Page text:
Advantage Nr. 3: Cooking with wine

For wine lovers it’s obvious that when preparing a table full with food and great dishes, a good bottle of wine, to enhance and complete the meal, is an absolute necessity.

In the opinion of Gourmets, who love to cook, wine does not only complete a meal by sipping it, but it is also ment to be added to whatever they’re cooking up in their pots and pans.

The idea of using wine as an ingredient to cuisine is certainly not new, evidence proving the use of wine in cuisine dates back to the time of the ancient Romans and even further back to the times of Etruscans. Therefore wine and food have formed a brilliant and tasty couple since the ancient times and their bond endures to these days (and they lived happily ever after).

If you add wine to your dish, you want it to be a plus value, something that emphasizes flavours and exalts the complexity of what you are preparing. BUT WHERE DO WE START?

Whatever recipe you use, the purpose of cooking with wine is to transfer aromas and change flavours regarding your food. The alcohol will disappear and evaporate once you cook. This evaporation contributes to the feeling of grease together with residual acidity. If you want to deglaze  the lid is useless, because it would just keep the alcohol (which you don’t want). For risotto, it is better to take the alcohol off earlier, so that starches absorb the smell of it, but not the acidity.

To avoid brutal wine sins, we created a TIPS & TRICKS summary for you:


–  add green cardamom seed to emphasize the balsamic and accentuate the composure of the dish, accompany it with mashed potatoes


– use a typical Italian risotto called “castelmagno”, the pungent wine works harmoniously in contrast with the fatness of the cheese


– let the whole chicken legs and the vegetables absorb the scent and sweetness of the wine, creating a wonderful earthiness *SEE OUR HOME-MADE COQ AU RIESLING RECIPE DOWN BELOW*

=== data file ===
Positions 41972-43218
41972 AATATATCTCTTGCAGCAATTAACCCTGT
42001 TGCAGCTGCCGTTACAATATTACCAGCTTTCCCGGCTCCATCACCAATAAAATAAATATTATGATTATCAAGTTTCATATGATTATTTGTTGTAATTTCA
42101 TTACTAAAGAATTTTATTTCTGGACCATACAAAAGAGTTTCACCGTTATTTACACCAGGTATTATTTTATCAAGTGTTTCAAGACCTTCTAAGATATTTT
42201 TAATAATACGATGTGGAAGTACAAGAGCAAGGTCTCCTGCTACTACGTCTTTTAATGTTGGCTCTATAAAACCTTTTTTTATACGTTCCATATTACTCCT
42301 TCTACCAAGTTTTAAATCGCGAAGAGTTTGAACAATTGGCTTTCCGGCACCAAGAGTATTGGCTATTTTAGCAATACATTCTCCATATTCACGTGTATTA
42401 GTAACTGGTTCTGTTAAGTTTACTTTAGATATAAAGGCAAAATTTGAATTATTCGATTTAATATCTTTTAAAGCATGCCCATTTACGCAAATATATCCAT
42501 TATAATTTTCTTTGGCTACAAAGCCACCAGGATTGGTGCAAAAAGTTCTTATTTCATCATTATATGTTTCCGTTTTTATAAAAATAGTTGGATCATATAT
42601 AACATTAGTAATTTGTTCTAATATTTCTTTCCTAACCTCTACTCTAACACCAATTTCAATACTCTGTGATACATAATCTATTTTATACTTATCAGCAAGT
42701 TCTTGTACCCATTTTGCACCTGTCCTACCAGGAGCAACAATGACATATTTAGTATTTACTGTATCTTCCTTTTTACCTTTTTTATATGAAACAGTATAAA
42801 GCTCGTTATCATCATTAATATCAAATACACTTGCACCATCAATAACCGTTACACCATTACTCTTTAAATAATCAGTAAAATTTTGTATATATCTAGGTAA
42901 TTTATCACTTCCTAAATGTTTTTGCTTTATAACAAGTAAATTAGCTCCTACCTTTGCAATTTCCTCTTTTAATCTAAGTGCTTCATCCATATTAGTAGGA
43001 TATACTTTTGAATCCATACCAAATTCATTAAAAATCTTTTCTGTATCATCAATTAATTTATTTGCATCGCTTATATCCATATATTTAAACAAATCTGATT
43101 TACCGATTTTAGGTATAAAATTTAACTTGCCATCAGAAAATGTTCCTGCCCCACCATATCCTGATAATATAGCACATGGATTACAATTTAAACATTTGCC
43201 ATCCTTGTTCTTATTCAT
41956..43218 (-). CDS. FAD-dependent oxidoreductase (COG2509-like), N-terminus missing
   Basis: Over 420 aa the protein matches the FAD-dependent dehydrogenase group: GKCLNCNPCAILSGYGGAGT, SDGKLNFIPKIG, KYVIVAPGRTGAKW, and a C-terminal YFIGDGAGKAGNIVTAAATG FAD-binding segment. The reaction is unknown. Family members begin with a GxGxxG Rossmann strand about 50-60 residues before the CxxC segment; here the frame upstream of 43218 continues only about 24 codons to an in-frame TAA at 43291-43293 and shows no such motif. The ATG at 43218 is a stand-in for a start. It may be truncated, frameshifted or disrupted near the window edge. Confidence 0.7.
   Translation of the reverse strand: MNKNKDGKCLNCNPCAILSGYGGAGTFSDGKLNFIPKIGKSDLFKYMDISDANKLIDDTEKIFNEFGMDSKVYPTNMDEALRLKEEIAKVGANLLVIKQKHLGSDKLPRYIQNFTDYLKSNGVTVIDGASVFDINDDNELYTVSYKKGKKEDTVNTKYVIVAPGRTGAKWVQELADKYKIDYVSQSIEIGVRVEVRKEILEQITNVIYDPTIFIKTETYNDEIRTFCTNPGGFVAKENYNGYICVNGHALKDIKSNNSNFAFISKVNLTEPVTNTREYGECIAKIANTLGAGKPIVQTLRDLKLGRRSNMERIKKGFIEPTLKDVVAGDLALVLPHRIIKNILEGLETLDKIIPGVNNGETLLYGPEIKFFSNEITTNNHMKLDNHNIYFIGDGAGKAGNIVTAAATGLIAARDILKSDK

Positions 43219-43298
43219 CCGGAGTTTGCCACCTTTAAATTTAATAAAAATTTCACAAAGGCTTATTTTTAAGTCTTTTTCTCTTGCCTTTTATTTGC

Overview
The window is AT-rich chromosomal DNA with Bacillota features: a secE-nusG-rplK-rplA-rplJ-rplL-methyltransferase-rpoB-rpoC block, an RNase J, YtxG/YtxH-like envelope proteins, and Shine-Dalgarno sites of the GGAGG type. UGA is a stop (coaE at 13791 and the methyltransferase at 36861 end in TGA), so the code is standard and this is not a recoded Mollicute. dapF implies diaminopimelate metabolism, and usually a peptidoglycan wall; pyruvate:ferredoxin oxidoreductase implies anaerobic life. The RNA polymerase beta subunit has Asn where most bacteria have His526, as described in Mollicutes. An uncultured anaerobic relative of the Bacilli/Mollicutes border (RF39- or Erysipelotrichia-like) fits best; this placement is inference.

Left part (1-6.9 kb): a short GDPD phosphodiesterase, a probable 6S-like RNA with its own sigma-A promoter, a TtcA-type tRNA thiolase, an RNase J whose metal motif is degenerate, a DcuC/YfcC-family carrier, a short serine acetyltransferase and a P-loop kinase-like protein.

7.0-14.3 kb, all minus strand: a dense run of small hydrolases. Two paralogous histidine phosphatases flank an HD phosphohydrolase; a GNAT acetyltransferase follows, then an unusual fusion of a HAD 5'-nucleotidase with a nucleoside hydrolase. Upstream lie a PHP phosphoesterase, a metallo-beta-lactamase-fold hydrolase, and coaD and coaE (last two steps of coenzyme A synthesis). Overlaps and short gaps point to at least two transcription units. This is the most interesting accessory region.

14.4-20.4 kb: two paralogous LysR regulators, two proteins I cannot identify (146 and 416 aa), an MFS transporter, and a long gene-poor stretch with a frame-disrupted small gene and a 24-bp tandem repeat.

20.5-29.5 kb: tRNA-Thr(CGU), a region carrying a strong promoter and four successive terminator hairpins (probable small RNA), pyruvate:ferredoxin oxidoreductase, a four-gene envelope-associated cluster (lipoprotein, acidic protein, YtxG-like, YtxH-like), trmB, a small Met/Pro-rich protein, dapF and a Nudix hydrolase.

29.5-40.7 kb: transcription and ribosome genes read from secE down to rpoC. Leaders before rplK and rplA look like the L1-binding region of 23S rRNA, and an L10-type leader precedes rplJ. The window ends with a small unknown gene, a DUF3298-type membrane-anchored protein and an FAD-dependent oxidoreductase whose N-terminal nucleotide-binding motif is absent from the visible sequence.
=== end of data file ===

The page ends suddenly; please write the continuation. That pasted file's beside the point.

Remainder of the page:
– Chardonnay softens scallops beautifully


-accompanying the sage notes in the dish, Marsala also elongates the flavour of ham “for like ever”


-Madeira imparts a sweet taste to any broth. Literally any broth, chicken or meet, gets an upgrade if you add Madeira to it.


– Nebbiolo elates tannins and creates an amazing contrast to rustic game dishes (boar, deer). When combined with game, young Burgundy reds, with their high acidity, add a nice noble flavour to the dish.



Ingredients for 4 people:

  • 1 chicken (about 1.5kg, we used 4 whole chicken legs)
  • 75g of butter
  • 3 shallots
  • 150g of Parisian mushrooms
  • 1dl of crème fraiche
  • 3 tbsp of flour
  • 3dl of Riesling wine
  • Parsley
  • Salt & pepper

The recipe:

Cut the chicken (we even removed the skin, less fat!) and sauté the pieces with half of the butter. The meat has to be brownish on all sides, sprinkle some salt and pepper over it and add the chopped shallots.

Add the sliced mushrooms and the Riesling. Leave this for 1h30 to mull it over. Add some water during cooking if the juice evaporates too quickly.

At the end, remove the chicken pieces on to a plate and cover it with aluminum to keep them warm.

Mix the rest of the butter, the flour and the crème fraiche (add some of the cooking juice if it gets too thick). Put the whole thing back into the pot.

Bring this to boil so that the juice reduces and put the chicken pieces back in the pan. Adjust seasoning and sprinkle with some chopped parsley.

Serve your “coq au vin” with some Spätzles (famous Alsatian pasta), some rice or just regular pasta.

What kind of wine should you drink with this? Just use the same wine as in the recipe!

Bon appétit!




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